Kepler Mission Analysis Shows Reduced Number of Earth-sized Planets in Field of View
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June 05, 2013

Kepler Mission Analysis Shows Reduced Number of Earth-sized Planets in Field of View

 

          Keplerstarsa (1)

 

A large number of worlds found by NASA's Kepler alien planet-hunting space telescope are probably significantly larger than scientists previously estimated, a new study suggests. Using a galaxy similar to our own Milky Way, the image above shows the scale of the distances for the sample of stars with planet candidates described in a new study by scientists using the Kitt Peak National Observatory Mayall 4-meter telescope . The circled dot represents the position of the sun in the Milky Way, and the stippled cone shows how far away the new candidate stars are (2800-7000 light years), compared to the size of our galaxy. 

The Kepler Space Telescope has spotted more than 2,700 potential exoplanets since its launch in 2009, and scientists using the Kitt Peak National Observatory categorized the home stars of many of those planet candidates for the past three years. In particular, the researchers made detailed follow-up observations of 300 of the stars Kepler found likely to be harboring exoplanets.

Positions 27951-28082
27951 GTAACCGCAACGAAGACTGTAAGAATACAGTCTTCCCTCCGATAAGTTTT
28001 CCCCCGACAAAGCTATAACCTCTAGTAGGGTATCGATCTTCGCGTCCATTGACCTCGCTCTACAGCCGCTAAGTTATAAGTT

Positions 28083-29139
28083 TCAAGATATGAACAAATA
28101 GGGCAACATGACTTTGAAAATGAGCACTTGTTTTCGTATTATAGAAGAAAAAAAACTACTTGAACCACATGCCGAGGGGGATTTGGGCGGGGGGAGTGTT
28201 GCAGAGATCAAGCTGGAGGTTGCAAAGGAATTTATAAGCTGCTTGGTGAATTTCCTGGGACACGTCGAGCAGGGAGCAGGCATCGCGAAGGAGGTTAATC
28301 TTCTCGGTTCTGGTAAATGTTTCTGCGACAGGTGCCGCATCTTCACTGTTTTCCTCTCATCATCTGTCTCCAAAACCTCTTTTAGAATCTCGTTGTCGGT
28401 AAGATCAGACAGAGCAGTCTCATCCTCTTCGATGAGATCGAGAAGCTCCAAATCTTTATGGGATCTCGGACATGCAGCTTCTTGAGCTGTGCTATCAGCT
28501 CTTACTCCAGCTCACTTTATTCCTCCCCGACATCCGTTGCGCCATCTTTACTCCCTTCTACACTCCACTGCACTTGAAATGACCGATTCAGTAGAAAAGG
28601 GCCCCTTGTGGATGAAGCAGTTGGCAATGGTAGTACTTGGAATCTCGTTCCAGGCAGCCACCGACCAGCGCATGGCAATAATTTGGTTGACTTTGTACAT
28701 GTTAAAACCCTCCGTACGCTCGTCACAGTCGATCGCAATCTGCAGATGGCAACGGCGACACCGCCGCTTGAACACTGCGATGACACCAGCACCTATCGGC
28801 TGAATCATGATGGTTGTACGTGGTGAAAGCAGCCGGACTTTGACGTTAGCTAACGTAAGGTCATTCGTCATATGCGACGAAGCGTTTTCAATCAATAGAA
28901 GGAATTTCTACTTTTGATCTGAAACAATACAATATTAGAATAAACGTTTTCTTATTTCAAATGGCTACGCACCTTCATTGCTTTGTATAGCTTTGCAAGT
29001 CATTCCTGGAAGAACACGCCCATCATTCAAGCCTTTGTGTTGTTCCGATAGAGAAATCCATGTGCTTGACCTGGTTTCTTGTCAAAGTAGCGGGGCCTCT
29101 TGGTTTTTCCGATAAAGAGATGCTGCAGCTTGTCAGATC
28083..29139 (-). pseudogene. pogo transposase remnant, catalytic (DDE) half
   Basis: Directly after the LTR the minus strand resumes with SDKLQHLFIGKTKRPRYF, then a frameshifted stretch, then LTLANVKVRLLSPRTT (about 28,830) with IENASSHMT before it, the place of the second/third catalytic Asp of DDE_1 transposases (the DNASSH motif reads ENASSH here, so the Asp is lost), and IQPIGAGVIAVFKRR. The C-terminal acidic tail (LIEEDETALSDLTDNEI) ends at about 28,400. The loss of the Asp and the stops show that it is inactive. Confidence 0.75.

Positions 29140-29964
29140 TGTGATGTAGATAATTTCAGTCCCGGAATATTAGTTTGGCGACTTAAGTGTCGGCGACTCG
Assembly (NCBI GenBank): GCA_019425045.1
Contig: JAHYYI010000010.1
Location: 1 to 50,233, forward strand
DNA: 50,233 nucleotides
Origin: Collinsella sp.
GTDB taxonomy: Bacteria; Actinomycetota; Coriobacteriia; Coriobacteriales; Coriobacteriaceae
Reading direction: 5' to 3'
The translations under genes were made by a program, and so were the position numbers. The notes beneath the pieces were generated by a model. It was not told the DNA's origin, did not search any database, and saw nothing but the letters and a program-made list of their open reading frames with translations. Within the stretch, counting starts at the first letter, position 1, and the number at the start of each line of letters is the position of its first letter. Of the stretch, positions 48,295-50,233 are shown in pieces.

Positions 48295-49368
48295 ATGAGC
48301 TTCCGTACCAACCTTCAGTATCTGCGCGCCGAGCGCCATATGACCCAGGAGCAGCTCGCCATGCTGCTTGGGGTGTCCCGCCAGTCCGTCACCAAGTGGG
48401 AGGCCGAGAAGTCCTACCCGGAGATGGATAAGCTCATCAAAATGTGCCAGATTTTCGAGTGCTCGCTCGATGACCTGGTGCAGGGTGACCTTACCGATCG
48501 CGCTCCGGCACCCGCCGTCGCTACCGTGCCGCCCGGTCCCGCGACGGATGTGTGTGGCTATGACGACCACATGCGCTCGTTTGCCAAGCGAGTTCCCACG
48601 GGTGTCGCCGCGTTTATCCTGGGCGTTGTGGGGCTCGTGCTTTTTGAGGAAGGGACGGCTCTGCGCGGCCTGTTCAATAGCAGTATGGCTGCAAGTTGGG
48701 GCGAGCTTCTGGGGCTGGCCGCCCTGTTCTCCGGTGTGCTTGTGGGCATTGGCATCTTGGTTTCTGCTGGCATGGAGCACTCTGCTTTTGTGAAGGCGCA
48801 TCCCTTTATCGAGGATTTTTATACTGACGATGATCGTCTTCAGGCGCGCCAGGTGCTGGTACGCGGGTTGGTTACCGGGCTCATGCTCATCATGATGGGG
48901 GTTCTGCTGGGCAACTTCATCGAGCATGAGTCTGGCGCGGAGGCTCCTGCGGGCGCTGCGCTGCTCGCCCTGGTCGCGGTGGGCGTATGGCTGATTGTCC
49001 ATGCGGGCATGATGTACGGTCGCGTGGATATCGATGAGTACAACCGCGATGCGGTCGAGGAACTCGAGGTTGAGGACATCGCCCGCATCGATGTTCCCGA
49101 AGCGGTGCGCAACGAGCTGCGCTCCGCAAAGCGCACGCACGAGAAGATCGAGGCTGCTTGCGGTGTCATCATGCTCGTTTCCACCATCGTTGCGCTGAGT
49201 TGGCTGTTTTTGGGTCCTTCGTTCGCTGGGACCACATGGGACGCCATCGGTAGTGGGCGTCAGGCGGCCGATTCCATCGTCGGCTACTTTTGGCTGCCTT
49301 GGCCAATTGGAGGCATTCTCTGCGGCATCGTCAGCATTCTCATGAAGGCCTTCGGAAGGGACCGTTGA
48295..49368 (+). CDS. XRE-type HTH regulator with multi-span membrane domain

The Kepler satellite, in orbit around the sun, stares at a region of the northern hemisphere sky sandwiched between the bright stars Vega and Deneb. Attached to the telescope is the largest imaging camera ever flown into space—16 million pixels—the only instrument on the telescope and the one used to monitor all the stars in its search for planets. Planets are detected if they pass in front of their parent sun, causing a very slight dip in the star’s brightness. When this dip repeats periodically, it reveals the presence of a possible planet, the length of the planet’s “year”, and other information.

 

           Kepler-field

 

"One of the main findings of this initial work is that our observations indicate that most of the stars we observed are slightly larger than previously thought and one quarter of them are at least 35 percent larger," astronomer and leader of the study Mark Everett said in a statement. "Therefore, any planets orbiting these stars must be larger and hotter as well. By implication, these new results reduce the number of candidate Earth-size planet analogues detected by Kepler."

The Daily Galaxy via http://www.noao.edu/news/2013/pr1305.php, Physorg.com, and Space.com

Image credits: NASA, NOAO/AURA/NSF

Comments

Hold it! There was a recent study that showed that the nearest candidates for habitable planets is only 22 light years away, this states that they are thousands of light years away. The scientific community doesn't share data on recent discoveries? Get your acts together.


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